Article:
An oversized butterfly sits comfortably on the head of Kristin Schucker, 17, a trumpet player at Langley High School in McLean. When she pulls the hat string under her chin, the fake butterfly's floppy wings flap.
Chris Cosgrove, an alto saxophone player at the school, wears an ice cream parlor hat pricked with colored pipe cleaners. It's "electric;" it's strange, he says proudly.
Funny hats have been "in" at the high school for 16 years, ever since former music teacher George Horan started wearing his white derby to football games, and suggested that the pep band do likewise.
Behold, the birth of the "Langley High School Funny Hat Band."
Its members are easy to spot. "The criteria is to come up with the most obnoxious hat possible," explains Jeffrey Fraker, successor to band leader Horan. "The students vie with each other, trying to outmatch the hats."
Says electric bass player Jim Orth: "Last year I wore a hard hat. This year, I have a tennis hat. We're always looking for new hats."
Don't they feel a little, well, ridiculous wearing these things?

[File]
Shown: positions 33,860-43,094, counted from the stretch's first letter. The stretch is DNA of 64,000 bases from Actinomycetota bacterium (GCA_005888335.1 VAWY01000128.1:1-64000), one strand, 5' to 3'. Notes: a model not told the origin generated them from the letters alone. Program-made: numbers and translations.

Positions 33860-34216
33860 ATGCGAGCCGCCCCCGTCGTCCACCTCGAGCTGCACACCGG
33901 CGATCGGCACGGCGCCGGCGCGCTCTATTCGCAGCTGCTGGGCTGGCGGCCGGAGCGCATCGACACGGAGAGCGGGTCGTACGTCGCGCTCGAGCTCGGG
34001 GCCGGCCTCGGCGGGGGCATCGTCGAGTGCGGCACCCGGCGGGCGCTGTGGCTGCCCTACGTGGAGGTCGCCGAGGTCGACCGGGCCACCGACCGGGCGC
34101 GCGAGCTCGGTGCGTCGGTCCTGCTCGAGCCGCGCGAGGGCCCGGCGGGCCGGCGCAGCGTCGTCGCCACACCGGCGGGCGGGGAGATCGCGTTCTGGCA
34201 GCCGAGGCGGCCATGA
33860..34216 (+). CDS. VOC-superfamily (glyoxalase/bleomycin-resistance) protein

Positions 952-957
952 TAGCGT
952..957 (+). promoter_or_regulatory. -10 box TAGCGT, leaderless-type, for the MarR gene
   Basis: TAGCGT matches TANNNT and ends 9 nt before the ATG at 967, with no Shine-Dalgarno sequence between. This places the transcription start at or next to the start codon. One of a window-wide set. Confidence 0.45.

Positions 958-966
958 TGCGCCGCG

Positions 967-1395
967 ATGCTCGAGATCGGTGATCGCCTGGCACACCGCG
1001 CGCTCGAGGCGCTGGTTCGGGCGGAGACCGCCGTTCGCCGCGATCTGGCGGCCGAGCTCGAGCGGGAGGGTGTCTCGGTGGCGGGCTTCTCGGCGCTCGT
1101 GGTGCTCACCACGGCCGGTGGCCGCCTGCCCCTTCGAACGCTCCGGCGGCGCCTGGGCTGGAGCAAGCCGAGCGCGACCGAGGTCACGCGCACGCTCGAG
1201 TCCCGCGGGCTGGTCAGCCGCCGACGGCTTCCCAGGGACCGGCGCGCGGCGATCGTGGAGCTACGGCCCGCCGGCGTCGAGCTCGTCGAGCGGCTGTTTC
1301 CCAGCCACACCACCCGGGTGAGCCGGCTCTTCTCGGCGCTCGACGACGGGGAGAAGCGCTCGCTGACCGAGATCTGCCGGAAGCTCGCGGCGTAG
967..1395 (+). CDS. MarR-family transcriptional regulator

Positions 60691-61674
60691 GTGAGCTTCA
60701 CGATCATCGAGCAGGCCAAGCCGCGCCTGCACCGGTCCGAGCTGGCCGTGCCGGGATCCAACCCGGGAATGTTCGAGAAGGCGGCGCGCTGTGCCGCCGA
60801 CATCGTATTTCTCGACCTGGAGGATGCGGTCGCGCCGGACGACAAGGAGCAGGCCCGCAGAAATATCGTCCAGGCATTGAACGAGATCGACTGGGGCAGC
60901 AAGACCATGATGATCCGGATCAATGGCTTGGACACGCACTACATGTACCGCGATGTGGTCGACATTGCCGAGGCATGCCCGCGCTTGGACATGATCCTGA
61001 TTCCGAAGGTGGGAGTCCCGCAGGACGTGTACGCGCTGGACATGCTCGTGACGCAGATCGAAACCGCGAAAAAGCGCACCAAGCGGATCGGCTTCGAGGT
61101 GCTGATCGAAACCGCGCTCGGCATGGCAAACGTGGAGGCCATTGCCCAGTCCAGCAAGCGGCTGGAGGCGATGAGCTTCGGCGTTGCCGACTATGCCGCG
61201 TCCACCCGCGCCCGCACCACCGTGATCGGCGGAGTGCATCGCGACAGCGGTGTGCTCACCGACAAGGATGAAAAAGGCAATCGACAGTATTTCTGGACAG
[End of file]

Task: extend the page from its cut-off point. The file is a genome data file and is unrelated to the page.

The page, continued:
"When 35 other people are out there wearing weird-looking hats, you don't feel so odd," says Cosgrove. "Also, lots of other kids wear funny hats to the games. It shows spirit. . . . It's symbolic."
Says the girl with the butterfly on her head, "I always wanted to be in this band -- I used to come to the games when I was in eighth grade and hear them play. It's a status thing."
Not just everybody shares the status; musicians have to audition for the right to wear hokey head gear, says the band leader. But "almost everyone from the jazz lab or the wind ensemble is in this band," say members.
After twice-a-week practices, the band plays at school football games and pep rallies, urging on school spirit. Langley High doesn't have a marching band.
The band also is starting to branch out into the community. Having marched in the McLean Merchants Parade recently, it is considering other parade offers. "This will give our school greater exposure," says Fraker, "and give the kids a chance to hear other bands."
Fraker believes the pep band will stack up well against other local groups. "We have a good jazz component, but we play a bit of everything -- rag, contemporary, rock, traditional marches," he says.
"We did themes from television shows last year," says sax player Cosgrove. "You know, M*A*S*H, Love Boat, The Muppets, The Flintstones."
Hats in hand, this band definitely marches to the beat of a different drummer.